1 upvote
By jj74e (Jan 2, 2012)

Honestly, I also think the camera industry needs an android or apple market equivalent. Apps to customize your menus, your user interface, your button customization, your noise reduction, color settings, get rid of things you don't need so your menus are cleaner, etc. etc. Some may say that's too advanced, but people are doing it with smartphones and facebook with free websites online.

A market would be particularly helpful for the interchangeable lens crowd, people who would fully utilize such things.

1 upvote
By sean000 (Jan 3, 2012)

The problem with my iPhone 4, and maybe other camera phones are better in this respect, is that the shutter lag makes it worthless for anything other than a posed shot. There may be better camera phones out there, but in my opinion the iPhone 4/4s is the best Smartphone out there. And while it is fun to be able to apply some creative filters and upload to Facebook moments after taking a photo, for anything requiring better image quality, a more responsive camera, or manual control I will use my Panasonic GF1. It is always with me.

But most people don't care much about image quality, and they are okay with missing some shots as long as they can quickly share they ones they do capture. I don't know many people who use both a Smartphone AND a compact P&S camera these days. Maybe a Smartphone AND a high-end compact, mirrorless, or DSLR.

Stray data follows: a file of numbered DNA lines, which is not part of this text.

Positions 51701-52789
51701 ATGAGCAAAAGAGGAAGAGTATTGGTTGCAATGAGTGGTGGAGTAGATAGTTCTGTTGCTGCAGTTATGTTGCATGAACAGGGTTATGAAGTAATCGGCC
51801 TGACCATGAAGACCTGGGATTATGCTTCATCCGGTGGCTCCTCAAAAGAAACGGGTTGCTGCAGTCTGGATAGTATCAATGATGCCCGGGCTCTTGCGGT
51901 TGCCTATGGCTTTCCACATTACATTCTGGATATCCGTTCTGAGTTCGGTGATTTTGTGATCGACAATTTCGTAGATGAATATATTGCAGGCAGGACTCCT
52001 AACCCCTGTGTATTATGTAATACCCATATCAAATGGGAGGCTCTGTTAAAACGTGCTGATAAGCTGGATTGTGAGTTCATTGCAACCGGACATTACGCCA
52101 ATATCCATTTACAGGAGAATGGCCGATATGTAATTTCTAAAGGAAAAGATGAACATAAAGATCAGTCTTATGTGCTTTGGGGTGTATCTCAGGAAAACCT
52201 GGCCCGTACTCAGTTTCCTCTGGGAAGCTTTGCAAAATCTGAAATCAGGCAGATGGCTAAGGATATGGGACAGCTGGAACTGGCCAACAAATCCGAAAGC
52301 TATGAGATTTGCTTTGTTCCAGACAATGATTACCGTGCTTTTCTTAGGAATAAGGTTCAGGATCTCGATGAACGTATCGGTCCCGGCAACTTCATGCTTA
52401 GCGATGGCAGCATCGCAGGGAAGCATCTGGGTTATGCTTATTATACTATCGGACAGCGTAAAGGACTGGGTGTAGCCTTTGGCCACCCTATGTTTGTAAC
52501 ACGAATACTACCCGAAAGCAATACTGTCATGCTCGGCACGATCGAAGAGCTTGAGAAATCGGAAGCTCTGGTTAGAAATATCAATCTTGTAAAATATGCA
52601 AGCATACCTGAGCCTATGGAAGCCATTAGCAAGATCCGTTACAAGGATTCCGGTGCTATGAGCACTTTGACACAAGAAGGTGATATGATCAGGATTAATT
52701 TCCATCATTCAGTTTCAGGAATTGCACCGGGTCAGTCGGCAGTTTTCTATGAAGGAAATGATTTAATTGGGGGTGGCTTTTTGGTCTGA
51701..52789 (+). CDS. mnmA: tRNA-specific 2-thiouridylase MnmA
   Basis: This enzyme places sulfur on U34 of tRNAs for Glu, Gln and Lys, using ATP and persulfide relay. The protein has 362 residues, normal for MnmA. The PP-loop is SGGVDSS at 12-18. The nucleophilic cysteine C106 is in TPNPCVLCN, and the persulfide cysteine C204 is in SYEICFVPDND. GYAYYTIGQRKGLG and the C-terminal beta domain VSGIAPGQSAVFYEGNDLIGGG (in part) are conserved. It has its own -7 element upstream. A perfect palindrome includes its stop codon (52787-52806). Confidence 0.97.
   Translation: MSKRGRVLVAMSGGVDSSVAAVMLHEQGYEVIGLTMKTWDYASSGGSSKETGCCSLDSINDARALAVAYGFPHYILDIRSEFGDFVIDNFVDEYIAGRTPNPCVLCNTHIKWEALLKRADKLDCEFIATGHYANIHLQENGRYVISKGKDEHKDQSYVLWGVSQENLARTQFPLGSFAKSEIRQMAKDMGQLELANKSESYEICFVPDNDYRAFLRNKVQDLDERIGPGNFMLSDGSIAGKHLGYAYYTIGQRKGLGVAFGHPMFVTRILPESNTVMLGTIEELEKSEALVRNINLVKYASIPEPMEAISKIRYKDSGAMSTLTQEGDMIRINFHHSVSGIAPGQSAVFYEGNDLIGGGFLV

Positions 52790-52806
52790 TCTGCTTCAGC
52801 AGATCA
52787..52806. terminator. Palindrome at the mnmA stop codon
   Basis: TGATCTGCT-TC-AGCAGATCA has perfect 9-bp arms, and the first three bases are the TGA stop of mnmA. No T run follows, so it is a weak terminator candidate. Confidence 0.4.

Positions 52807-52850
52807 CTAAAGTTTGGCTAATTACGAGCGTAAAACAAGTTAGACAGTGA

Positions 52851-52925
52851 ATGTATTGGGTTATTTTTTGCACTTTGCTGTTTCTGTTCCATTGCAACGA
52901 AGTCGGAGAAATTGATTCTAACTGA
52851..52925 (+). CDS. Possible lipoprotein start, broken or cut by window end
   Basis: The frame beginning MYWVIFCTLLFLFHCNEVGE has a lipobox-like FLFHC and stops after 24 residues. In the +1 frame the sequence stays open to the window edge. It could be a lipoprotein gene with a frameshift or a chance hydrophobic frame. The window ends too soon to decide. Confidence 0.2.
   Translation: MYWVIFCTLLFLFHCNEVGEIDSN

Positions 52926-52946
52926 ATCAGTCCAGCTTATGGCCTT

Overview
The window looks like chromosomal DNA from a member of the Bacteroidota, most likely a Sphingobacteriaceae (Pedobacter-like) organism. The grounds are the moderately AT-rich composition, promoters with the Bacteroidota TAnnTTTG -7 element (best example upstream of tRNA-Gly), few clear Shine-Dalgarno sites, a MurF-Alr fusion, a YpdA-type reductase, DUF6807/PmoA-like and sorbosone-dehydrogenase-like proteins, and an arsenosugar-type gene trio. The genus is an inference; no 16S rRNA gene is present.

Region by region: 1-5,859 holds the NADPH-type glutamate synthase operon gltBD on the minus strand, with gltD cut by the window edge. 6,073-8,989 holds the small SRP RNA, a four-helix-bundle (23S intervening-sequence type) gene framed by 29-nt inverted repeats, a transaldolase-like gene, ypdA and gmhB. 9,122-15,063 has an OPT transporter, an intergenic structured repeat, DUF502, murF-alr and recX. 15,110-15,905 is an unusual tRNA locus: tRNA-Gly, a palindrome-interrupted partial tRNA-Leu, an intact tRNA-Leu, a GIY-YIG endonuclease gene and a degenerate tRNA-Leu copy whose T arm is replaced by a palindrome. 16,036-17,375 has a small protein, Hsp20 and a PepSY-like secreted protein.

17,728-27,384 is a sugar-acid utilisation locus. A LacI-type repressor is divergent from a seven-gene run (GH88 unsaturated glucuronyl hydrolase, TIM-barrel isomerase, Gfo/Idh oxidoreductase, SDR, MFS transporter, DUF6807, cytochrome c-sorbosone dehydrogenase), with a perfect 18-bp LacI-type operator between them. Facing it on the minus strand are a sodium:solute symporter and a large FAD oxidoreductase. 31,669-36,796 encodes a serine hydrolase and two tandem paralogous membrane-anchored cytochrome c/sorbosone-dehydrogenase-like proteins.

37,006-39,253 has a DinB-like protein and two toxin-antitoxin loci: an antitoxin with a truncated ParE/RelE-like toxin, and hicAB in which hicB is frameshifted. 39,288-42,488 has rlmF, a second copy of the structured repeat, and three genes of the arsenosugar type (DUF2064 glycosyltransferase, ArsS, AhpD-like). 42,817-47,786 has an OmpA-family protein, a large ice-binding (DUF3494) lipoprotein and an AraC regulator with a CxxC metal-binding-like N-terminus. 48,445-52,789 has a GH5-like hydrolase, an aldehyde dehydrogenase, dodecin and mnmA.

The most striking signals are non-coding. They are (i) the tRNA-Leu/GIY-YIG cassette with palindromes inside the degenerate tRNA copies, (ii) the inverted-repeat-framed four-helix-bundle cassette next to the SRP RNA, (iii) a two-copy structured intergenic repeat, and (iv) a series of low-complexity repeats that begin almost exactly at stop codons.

Comment edited 48 seconds after posting
Dan Ortego
By Dan Ortego (Jan 2, 2012)

Personally, I think it's pretty darn cool ...but will it blend?

1 upvote
By maccam (Jan 2, 2012)

I don't know about the IQ of this camera but the front LCD would have come in handy on my S100 a few days ago. I was at the Dayton art museum and there is this sculpture in front of the main entrance. I was trying to get as low to the ground as I could and shoot upwards. If I would have been armed with my G11 with its wonderful articulated display, the shot would have been easy. I didn't want to lay on the wet ground so I had to shoot it much higher than I wanted. It would be good for high shots also.


By Babya (Jan 2, 2012)

No detailed specs it seems-and while it's very slow at the telephoto end, F2.5 at the wide end seems OK to me.

By snake_b (Jan 2, 2012)

LOL. Samsung is turning into a joke with these cameras for teenage girls.

Cy Cheze
By Cy Cheze (Jan 3, 2012)

Teenage girls buy stuff and take lots of social pictures. Samsung, maker of the Galaxy phones and tabs, is smarter than you or me.

1 upvote
By Jarda_Houdek (Jan 2, 2012)

This is like 10th camera from Samsung with front side LCD and still there are some surprised comments.
I guess it is the Wi-Fi innovation that makes this camera interesting.

By rohorn (Jan 2, 2012)

Coming soon: A dSLR with WiFi and Fn buttons that can be configured to post snotty comments on camera sites! This camera will feature facial recognition blocking to prevent accidental sharing of their own facial image since the typical user probably doesn't have any friends to share anything with anyway!